Using VirtualRDP (VRDP) to View Guest VMs

It is possible to make RDP (Remote Desktop Protocol) connections to virtual machines. This is typically used when accessing a virtual machine on a different computer, because the host computer can display the console directly, and this provides a more fluid user experience. See VirtualBox/RDP for more information.

Installing Virtualbox in Windows

The reason to install Virtualbox in Windows is so that Ubuntu Linux can be run as a guest OS within the virtual machine.

Virtualbox (by Sun) has some advantages and disadvantages. There is a free proprietary edition as well as a subscription-based enterprise edition. The free edition only allows usage of a 32-bit operating system (as the guest OS) whereas the subscription edition allows a 64-bit guest OS. (Both require registration.) There is also has a free open source edition, but this is not easy to install in Windows (unlike in Linux). Virtualbox is available for all operating system platforms, and therefore a virtual machine created in one operating system (Windows, Apple, Linux) can be used in another. Furthermore, it is possible to convert virtual machines created in Virtualbox to VMWare and vice versa.

I find both the installation process and the interface for Virtualbox quite user friendly.

  • Obtain and download a copy of the Virtualbox (binary) installer for your (Windows) operating system here.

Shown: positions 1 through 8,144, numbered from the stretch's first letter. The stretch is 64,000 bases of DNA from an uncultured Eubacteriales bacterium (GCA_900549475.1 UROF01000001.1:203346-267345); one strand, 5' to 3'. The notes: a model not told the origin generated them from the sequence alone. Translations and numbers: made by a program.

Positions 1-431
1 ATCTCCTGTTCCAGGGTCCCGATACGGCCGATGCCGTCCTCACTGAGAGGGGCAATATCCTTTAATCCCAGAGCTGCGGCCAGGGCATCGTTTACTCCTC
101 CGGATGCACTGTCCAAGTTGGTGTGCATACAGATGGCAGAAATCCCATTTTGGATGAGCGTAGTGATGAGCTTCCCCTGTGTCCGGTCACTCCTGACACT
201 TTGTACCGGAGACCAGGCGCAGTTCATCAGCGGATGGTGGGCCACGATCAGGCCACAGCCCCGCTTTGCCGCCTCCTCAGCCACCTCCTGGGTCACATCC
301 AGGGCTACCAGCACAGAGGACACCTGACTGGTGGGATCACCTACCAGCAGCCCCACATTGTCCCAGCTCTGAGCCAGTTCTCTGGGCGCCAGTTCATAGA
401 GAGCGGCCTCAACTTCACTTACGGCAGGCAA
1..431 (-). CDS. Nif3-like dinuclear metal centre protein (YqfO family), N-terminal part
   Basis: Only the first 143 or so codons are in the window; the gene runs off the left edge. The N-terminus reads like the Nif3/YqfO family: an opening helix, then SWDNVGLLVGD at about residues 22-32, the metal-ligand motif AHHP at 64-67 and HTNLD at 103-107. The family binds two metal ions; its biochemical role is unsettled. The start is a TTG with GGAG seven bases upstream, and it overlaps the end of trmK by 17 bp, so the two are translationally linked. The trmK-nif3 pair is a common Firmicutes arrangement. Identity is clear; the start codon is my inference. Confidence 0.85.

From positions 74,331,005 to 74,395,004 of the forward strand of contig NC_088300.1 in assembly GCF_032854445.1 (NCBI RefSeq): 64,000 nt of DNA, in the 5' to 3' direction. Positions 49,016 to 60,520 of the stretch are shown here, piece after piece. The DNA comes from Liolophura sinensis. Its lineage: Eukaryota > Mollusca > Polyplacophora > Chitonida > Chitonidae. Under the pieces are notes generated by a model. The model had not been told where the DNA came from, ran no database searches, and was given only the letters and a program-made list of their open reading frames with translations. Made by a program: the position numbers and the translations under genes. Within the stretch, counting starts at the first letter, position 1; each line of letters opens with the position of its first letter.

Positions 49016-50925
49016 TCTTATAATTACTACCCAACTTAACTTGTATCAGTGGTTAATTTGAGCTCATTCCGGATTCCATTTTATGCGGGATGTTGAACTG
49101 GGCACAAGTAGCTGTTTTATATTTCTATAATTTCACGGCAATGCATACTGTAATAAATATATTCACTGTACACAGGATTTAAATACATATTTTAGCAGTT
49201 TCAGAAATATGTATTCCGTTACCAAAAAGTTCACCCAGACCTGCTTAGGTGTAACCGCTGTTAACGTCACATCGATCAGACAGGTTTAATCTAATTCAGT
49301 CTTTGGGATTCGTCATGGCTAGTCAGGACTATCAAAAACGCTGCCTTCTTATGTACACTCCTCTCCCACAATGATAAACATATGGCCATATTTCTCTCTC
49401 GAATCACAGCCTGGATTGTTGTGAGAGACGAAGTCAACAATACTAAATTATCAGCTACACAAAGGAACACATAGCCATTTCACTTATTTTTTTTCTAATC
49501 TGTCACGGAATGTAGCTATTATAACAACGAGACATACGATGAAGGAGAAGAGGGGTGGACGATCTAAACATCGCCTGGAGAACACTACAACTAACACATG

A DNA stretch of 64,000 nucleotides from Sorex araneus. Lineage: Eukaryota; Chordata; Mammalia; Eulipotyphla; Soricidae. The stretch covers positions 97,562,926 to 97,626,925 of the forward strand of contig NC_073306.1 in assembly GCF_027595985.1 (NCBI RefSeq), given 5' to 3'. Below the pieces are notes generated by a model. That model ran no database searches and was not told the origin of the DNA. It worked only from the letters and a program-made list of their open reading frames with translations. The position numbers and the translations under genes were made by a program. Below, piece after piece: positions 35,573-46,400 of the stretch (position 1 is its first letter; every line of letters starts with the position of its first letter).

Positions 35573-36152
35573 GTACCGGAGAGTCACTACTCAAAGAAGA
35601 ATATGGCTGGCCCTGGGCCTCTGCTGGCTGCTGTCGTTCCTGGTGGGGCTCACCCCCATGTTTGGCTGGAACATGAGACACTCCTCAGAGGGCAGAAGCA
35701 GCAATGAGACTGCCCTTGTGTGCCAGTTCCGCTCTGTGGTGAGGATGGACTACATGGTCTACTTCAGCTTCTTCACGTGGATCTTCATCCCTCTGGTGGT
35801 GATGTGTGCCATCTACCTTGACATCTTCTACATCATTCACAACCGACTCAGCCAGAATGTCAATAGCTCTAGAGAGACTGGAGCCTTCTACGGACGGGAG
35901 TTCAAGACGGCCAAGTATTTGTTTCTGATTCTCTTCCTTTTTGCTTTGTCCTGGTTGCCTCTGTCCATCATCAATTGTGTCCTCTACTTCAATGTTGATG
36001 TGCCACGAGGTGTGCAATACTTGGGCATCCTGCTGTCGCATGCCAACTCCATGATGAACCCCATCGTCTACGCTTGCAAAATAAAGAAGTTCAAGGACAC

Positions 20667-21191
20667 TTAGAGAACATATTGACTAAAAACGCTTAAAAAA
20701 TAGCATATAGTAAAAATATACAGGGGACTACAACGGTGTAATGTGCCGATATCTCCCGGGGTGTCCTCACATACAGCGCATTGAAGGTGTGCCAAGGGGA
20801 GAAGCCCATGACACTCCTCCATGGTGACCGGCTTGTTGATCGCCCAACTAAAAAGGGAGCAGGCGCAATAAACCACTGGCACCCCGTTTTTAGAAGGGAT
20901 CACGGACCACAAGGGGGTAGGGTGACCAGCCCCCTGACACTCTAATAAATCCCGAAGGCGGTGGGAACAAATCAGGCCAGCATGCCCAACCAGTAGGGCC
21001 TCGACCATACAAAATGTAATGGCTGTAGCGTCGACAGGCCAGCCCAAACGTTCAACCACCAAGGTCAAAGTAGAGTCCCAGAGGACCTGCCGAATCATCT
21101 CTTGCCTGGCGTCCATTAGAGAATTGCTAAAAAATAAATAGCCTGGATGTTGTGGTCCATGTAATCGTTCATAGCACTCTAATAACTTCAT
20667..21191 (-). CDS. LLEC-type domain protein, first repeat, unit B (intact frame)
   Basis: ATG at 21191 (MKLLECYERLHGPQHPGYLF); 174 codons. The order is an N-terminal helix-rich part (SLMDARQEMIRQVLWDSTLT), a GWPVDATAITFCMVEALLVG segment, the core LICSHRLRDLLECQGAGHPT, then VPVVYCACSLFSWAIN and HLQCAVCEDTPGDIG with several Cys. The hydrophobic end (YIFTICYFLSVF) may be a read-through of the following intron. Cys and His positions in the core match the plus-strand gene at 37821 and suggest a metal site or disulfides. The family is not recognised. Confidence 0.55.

• Install the program, following the prompts.
  • Start Virtualbox

Start menu -> Programs -> Sun Virtualbox -> Virtualbox

(Optional: Of course, if you would like Virtualbox to start every time you run Windows, you can copy the Virtualbox shortcut into the Start menu -> Programs -> Startup folder.)

  • Create a new virtual machine:

Virtualbox -> New -> Next ->

Name: UbuntuVirtualServer

Operating System: Linux

Version: Ubuntu

-> Next -> Memory: Base memory size: 1024 Mb

Note: Use the amount of RAM for the virtual machine that you can afford. Linux requires less memory to run than does Windows, but the amount of RAM that you dedicate to the virtual machine in this step will not be available to the Windows host. On my laptop, I have 3 Gb RAM, so I dedicate 1024 Mb (1 Gb) to the virtual machine in this step and leave 2 Gb for Windows. You should always leave at least 1 Gb RAM for Windows (or it will run painfully slowly). Linux is able to run with only 512 Mb in server mode or 1 Gb in desktop mode (perhaps even less).

-> Next -> Virtual Hard Disk ->

Boot Hard Disk (Primary Master): (ticked)

Create new hard disk: (ticked)